- The 337,000 students after their A/Ls are now desperate to earn money
- It’s natural that between August and January school leavers should ponder on what they want
- About 30 years ago, specialisation remains limited by a narrow range of career opportunities
Between this year’s August and January, more than 337,000 students will feel like they’re lost. Having spent the better part of their lives (13 out of 18 years) memorising over and agonising a cluster of subjects they’ll perhaps never relish after they leave school, they are now wondering what to do next. A sizeable majority will, of course, write their A/Levels again, and among them the more determined will sit for it again should they fail. A few will opt out of the A/Level race and enter employment and/or a private institution. Five months is certainly a long time to not do anything and given the pressure from their peers to get involved in a productive enterprise, only a tiny minority will stay at home. This is as true for boys as it is for girls.
Sri Lanka’s social ethics are by no means Sri Lanka’s only, but they have become inextricably linked to the national consciousness. There’s a general aversion to idleness, but at the same time hard work isn’t looked upon as an end in itself. Productive employment, in other words, is never seen as its own virtue; 337,000 students, having been tutored in the best circumstances they can find themselves in (given their circumstances, which are very meagre), thus find themselves in a quandary where they desperately need money. Since youth unemployment has risen (15.5% in 2018 Q4, compared with 11.8% in 2017 Q4) and the economy is all but completely in recession, the fear of idleness is only too pervasive. At the same time, however, with the rise of the gig economy, they have a better chance at earning a buck by the side than their predecessors; Gen Z has, in that sense, much to be grateful for over millennials.
Because entry to State universities is so privileged, re-sitting for the A/Levels is the norm rather than the exception. While demographics have shifted and with them preferences, incidentally, the rift between the arts and sciences still exists: the former having the highest number of slots and placements, the latter enjoying the biggest demand from eligible undergraduates. The truth remains, however, that of the more than 10,150 schools less than 1,100 have enough facilities for science subjects in the form of laboratories and qualified teachers, from primary to secondary levels. This leads to a pathetic link between socioeconomic opportunity and choice of subjects. A study conducted by the Economic Review in 1982 concluded that of the 23 educational zones in the country, Moneragala fared the worst in almost every indicator. Old habits die hard and so do old percentages: at present, as one of the most unequal regions, it issues the least number of science undergraduates and the highest number of arts undergraduates.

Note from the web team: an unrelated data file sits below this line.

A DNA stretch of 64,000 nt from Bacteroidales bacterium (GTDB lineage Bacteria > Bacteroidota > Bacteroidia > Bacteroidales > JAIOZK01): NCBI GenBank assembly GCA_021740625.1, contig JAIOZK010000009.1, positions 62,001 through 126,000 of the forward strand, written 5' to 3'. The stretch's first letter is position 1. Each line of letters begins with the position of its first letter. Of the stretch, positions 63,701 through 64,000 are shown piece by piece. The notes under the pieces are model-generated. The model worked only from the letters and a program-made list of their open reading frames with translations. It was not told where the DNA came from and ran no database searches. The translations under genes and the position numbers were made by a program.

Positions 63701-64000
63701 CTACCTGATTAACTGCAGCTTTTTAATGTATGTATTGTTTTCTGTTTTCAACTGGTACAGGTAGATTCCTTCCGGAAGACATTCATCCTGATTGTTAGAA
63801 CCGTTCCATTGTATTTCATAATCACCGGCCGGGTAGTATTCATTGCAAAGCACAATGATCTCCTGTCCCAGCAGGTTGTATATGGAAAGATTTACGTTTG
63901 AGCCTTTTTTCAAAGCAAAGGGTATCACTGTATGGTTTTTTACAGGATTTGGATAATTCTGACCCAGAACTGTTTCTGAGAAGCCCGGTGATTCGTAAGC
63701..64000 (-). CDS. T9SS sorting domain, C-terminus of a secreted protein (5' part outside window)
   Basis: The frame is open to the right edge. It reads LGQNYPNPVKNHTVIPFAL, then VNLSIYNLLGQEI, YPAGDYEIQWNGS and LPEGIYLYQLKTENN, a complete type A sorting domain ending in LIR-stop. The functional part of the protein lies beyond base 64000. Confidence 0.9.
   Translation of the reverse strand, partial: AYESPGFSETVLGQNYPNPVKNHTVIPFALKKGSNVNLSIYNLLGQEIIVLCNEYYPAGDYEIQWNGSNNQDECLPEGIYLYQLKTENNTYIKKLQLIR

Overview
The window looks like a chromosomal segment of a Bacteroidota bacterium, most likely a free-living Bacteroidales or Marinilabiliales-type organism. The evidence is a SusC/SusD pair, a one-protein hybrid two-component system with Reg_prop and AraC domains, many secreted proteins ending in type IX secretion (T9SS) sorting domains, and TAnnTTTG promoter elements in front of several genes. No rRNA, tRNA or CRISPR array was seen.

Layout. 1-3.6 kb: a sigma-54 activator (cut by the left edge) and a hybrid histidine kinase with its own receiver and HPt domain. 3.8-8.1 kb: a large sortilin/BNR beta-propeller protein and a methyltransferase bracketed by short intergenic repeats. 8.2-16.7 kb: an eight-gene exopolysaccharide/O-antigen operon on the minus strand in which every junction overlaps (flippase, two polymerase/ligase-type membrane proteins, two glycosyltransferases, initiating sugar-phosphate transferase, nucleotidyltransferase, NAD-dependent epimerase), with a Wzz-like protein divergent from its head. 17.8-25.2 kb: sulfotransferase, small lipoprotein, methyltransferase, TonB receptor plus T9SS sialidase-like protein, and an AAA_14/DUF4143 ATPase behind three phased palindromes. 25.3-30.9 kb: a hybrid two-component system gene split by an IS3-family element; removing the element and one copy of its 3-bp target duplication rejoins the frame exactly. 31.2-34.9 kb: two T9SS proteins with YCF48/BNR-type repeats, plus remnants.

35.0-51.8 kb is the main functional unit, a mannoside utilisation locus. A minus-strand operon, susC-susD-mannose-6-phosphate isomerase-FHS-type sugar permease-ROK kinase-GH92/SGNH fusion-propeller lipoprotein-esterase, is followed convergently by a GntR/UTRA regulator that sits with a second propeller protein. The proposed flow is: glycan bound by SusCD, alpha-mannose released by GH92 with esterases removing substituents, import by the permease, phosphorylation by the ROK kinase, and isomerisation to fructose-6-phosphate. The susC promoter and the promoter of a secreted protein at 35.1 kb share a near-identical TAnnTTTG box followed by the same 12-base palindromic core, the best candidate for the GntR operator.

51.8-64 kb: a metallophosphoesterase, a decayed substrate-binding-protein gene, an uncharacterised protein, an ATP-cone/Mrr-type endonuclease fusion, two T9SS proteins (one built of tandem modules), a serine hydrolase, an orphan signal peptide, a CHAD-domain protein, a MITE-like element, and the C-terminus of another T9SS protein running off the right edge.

In the more urbanised regions, of course, the clamour is for engineering first, medicine second. That is the prevailing mentality and will be so for a long, long time, even though our universities have diversified its subject baskets and offered a richer variety, incorporating new streams better suited for a new world: in 2013, for instance, one wouldn’t have been able to choose financial engineering, project management, and translation studies, because they were not available. They were introduced only after 2013, when the government introduced new subjects that were more aligned with new industries. Most of these industries gravitate towards self-employment. They reflect a shift regarding what is dignified employment and what is not; the thinking behind and under them is thus (inevitably) becoming part of Sri Lanka’s social matrix.
So what will the 337,000 do? No survey has been carried out, and any sample has to take into account inter-regional social, economic, and cultural differences. I think such a sample would be worthwhile, for three cardinal reasons. Firstly, the prevailing consensus is that the young of the country are misunderstood, that although they easily fall in line with age old prejudices regarding education and employment (for instance, the age old prejudice against arts subjects), they do so more out of compulsion. A survey would capture what they want and how the system is so tilted against them that they can’t do what they want. Secondly, the youth themselves have ingrained prejudices; a survey of the type I am proposing will make their consumption patterns, reasons for their low propensity to save, and their social and political priorities clearer.